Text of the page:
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Frank Ntilikina showing signs of opening up on offense

The point guard breaks out a more aggressive effort in the Knicks' Summer League game on Sunday.

Knicks guard Frank Ntilikina against the Magic at

Knicks guard Frank Ntilikina against the Magic at Madison Square Garden on April 3. Photo Credit: Kathleen Malone-Van Dyke

LAS VEGAS — Frank Ntilikina will celebrate his 20th birthday later this month, so while he was a lottery pick at No. 8 in last year’s draft, it’s not surprising that there was a long adjustment period for the rookie from France as he moved to the big stage at Madison Square Garden. He was inefficient at best on the offensive end, and his 36.4 percent shooting reflected a lack of confidence.

But new Knicks coach David Tizdale has let Ntilikina know that the time is now to come out of his shell, and there were signs of progress in the Knicks’ 90-85 loss to the Jazz in their second Summer League game Sunday night. Ntilikina totaled 17 points, shot 7-for-14, added six assists with only one turnover and showed a determination to get into the paint, where he created his own shot a couple of times by hitting spinning fadeaways.

“Definitely, I was trying to be more aggressive than the first game,” Ntilikina said, referring to his five points, five assists and three turnovers in a win over the Hawks. “It was kind of like getting back in the rhythm and trying to run the team and get the win. I just told myself, ‘Be more aggressive and see what happens.’ ”

Well, the Knicks didn’t get the win against the Jazz and actually blew a four-point lead in the final two minutes. But Ntilikina showed flashes of his potential, especially the way he worked with first-round pick Kevin Knox and second-round pick Mitchell Robinson.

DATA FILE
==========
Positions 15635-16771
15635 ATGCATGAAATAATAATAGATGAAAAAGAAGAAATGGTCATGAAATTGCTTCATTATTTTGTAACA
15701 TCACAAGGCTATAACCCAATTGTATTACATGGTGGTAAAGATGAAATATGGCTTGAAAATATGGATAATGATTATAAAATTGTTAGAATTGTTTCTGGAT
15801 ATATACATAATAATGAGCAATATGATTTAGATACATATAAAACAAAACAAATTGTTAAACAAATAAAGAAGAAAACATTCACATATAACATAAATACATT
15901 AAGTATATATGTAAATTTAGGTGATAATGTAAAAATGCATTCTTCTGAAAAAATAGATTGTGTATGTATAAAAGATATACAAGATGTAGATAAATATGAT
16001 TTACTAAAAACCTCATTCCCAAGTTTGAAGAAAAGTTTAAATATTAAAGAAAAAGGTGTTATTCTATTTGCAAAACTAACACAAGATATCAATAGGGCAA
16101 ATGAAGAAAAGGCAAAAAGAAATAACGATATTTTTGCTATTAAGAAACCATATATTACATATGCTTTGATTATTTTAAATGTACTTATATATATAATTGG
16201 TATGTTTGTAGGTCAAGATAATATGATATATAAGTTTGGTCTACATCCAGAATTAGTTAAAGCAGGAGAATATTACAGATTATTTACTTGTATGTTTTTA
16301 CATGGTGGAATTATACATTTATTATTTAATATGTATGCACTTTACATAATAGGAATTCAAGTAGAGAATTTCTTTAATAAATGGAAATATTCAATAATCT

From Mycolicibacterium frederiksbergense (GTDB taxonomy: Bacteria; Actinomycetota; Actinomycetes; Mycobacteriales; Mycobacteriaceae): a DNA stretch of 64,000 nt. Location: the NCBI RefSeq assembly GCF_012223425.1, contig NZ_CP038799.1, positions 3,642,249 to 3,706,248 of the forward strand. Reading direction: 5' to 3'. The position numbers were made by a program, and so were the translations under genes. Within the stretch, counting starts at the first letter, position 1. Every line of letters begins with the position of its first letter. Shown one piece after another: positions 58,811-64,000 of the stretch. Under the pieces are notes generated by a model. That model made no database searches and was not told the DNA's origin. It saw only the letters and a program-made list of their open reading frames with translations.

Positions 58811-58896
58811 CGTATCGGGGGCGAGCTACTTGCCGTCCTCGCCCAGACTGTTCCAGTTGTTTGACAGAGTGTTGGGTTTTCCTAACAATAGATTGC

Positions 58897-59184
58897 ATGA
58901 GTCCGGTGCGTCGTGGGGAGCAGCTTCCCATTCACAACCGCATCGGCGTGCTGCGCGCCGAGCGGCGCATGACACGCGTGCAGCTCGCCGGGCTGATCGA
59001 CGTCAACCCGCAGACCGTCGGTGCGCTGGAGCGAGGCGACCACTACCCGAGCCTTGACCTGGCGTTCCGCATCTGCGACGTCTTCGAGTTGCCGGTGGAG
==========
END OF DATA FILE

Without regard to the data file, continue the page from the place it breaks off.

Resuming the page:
Asked if he can appreciate Fizdale’s attempt to light his competitive fire, Ntilikina said, “I like it. It’s kind of different. It helped me also because I’m a player who thinks a lot on the court, thinks about running the team, getting the ball to the players and sometimes not being aggressive for myself.

“I have to be aggressive to open up more for my teammates, so it helps me to do that and seeing the game another way, getting my mind more free on the court. He tells me to have confidence, and I see that it’s going to help even more.”

The paint presence of 7-foot rookie Robinson is another good reason for Ntilikina to focus on driving. Robinson collects many of his points from offensive rebounds.

“When you see him get the rebound, you have even more confidence taking the shot because you see him and you know how athletic he is, how long he is,” Ntilikina said. “He can get rebounds, he can get putbacks. He’s going to be here.”

There were a few times when the Jazz denied Ntilikina’s attempts to penetrate to the rim, but he was successful backing in and then spinning back to hit arching fadeaway shots. That wasn’t in his arsenal last season with the Knicks.

“Being younger, it was something I had,” Ntilikina said. “I was just not as aggressive [with the Knicks] as I was before,” the 6-5 Ntilikina said. “Actually, it feels good to have it back in the game. I will keep on working on that because I know, with my size against little guards, it will help me a lot.”

Although his mind is occupied with trying to impress his new coach in Summer League play, Ntilikina had to smile when someone brought up the World Cup semifinal between Belgium and France on Tuesday. Ntilikina is a native of Belgium but grew up in France from the age of 3 and played professionally in Strasbourg.

Asked if France can beat Belgium, Ntilikina said, “That’s going to be tough, but I think we can do it. I think we can stop them. It’s going to be a tough game. Belgium is a good team.”

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